Second Fiddle

If you have any feelings at all, and you work or have children or a dog you will at some point feel like a second fiddle.  I was born second fiddle, middle child, and I'll freely admit to not liking that concept and being in denial for most of my life.  The denial worked quite well until I had my own children; then the story I had woven began to come unravelled.  I found out there were days when I was not the favourite parent.  In fact that phase could go on for weeks, months, and years.  What was a woman to do when their child or children side lined them in favour of wood cutting trips in the frozen wilderness with dad, or being thrown into the air squealing the way only a dad can?  

Mums have trouble competing on level ground because dads do things like taking kids for hunting weekends.  During those excursions kids, unbeknownst to mums were allowed to wear their pajamas for the entire weekend.  Brushing of teeth was postponed until the gang returned home on Sunday night.  And, kids were only required to eat one piece of 'green stuff' all weekend - no other vegetables.  The kids nirvana was a hunting weekend at the cabin with Dad and the Mischief Maker.  If competing doesn't work, what next?  Well, you suck it up and as a former colleague used to say "put your big girl panties on".  That's code for deal with it. 

Most days I am able to deal with it quite well, but every now and then I am reminded that it is a lesson that keeps on playing through life.  Work is another venue where I encounter my reluctance to play second fiddle.  This week I came home one day and expressed that I had played Vana all day and felt quite useless.  Granted, I made sure that I was the best Vana possible, so all was not lost.  But then I realized that the majority of North Americans understand the phrase 'playing Vana' but most probably could not name the host of the same show without having to think about it.  I couldn't.  In fact it took about half an hour for the name to surface through my memory cells.  Poor old Pat, although he is the host of the show, he has not become part of our lexicon.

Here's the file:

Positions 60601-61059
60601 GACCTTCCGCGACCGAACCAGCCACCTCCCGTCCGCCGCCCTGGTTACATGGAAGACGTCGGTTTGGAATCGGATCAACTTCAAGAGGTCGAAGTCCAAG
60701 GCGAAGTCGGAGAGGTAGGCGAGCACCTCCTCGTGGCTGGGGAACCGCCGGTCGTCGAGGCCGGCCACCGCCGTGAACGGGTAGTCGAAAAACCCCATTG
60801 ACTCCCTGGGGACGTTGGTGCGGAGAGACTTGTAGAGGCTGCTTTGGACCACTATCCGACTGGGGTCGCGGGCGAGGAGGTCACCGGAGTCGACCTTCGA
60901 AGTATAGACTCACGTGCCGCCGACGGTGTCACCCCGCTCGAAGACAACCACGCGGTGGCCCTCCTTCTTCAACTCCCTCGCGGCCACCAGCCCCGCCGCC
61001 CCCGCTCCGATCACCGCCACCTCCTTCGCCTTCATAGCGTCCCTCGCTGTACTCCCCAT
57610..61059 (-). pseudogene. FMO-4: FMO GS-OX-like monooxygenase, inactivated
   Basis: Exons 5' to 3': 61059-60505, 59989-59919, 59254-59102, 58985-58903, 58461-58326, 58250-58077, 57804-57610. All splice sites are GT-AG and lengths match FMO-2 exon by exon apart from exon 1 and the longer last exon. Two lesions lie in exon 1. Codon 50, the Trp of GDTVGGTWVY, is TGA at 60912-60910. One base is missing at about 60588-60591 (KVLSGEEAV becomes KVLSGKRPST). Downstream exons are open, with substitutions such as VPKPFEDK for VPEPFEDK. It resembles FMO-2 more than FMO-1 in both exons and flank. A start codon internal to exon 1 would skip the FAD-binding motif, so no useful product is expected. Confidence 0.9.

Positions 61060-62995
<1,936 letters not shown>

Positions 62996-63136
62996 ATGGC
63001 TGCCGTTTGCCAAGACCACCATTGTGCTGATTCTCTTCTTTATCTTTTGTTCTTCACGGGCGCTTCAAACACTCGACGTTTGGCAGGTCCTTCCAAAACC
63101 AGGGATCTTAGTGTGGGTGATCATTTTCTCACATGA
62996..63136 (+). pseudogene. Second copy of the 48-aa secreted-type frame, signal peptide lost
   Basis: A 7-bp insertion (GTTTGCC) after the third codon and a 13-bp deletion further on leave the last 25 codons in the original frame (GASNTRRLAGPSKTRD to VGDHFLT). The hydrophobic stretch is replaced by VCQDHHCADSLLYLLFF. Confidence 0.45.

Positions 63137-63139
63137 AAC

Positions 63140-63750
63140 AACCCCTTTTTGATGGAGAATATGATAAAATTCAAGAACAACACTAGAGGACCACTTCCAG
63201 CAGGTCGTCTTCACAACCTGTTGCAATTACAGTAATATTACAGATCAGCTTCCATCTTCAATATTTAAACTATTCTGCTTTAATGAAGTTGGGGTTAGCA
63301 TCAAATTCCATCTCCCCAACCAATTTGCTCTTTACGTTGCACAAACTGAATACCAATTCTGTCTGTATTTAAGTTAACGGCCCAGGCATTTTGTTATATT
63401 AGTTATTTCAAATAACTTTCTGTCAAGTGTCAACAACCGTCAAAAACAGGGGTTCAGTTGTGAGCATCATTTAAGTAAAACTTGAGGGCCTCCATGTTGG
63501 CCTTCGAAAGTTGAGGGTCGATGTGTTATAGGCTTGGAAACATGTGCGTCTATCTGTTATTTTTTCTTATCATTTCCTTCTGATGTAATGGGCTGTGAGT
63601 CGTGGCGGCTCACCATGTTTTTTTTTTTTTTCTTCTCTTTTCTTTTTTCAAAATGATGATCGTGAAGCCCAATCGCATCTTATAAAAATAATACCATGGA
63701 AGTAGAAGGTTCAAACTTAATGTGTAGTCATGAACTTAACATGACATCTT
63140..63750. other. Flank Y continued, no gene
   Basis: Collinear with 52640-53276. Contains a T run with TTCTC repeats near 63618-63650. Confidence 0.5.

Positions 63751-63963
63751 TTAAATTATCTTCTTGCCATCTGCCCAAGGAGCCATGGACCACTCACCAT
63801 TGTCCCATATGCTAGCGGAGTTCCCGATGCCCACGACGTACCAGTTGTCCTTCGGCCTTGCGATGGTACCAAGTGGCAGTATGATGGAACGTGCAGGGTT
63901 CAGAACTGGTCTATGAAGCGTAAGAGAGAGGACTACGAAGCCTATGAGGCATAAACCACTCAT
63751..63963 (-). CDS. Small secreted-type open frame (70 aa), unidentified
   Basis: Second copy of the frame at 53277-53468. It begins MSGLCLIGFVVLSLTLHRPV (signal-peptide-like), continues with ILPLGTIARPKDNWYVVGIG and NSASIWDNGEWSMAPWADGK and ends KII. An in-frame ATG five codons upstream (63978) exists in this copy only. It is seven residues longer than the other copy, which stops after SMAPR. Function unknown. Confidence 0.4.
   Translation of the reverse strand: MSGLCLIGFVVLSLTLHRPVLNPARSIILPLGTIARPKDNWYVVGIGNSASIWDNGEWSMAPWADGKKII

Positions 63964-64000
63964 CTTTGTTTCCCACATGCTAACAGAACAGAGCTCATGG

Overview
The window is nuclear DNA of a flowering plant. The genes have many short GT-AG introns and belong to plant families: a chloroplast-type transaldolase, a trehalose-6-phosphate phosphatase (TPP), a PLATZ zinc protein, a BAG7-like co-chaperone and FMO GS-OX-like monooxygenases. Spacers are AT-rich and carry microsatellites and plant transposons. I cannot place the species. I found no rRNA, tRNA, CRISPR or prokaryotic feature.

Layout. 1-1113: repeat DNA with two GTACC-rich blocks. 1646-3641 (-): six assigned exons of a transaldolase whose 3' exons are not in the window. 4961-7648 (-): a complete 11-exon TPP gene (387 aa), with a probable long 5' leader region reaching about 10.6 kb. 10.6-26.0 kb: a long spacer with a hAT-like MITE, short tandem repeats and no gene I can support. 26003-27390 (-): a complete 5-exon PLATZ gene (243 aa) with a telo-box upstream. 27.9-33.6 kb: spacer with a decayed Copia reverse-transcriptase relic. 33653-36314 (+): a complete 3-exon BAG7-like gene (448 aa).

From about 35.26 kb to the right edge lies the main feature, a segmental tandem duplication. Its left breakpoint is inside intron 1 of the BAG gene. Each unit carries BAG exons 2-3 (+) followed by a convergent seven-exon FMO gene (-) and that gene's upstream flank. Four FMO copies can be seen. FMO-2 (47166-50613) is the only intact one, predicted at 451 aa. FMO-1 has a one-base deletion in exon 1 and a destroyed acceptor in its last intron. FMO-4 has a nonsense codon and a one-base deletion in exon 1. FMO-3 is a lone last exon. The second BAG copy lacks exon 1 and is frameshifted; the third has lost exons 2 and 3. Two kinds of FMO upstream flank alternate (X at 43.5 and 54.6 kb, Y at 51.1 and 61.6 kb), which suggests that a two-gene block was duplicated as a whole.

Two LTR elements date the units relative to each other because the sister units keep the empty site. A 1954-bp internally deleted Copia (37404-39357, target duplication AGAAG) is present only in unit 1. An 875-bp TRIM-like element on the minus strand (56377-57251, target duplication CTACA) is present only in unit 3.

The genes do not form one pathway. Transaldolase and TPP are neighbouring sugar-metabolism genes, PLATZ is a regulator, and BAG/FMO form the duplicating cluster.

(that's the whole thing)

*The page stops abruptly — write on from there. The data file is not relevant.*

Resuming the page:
The icing on my week of being second fiddle happened yesterday when I came home late in the day.  I spotted Kanti, waiting in the driveway and I thought finally I am going to be welcomed as the most important, loved, special person of the day.  Then it happened.  Kanti's gaze shifted from my vehicle to something behind me.  I looked into the rearview mirror to see Greg's truck following me around the bend.  Kanti moved to the side of the driveway and waited for him, then broke into her signature welcome.  Chasing her tail, dashing ahead to clear the path of squirrels, jumping and spinning in total joy.  And I felt deflated, I was second fiddle - again.  

My husband is usually perceptive, but this time he totally missed the boat.  He got out of his vehicle, beaming from one ear to the other, chest puffed out and said "Did you see that?  Kanti shifted her gaze to my truck and never took her eyes off it?"  

I had ended the week with a very blatant reminder from the dog that I was second fiddle with her too.  I know that is true, and I'm usually okay with it, but yesterday it stung.  I thought, just once, I'd like to be first fiddle.  Maybe I should get another dog, a lap dog, one that adores only me and bites Greg's ankles.  Or maybe there are just a few more lessons I need to learn in the second fiddle position before I am deemed ready for First Chair in the orchestra.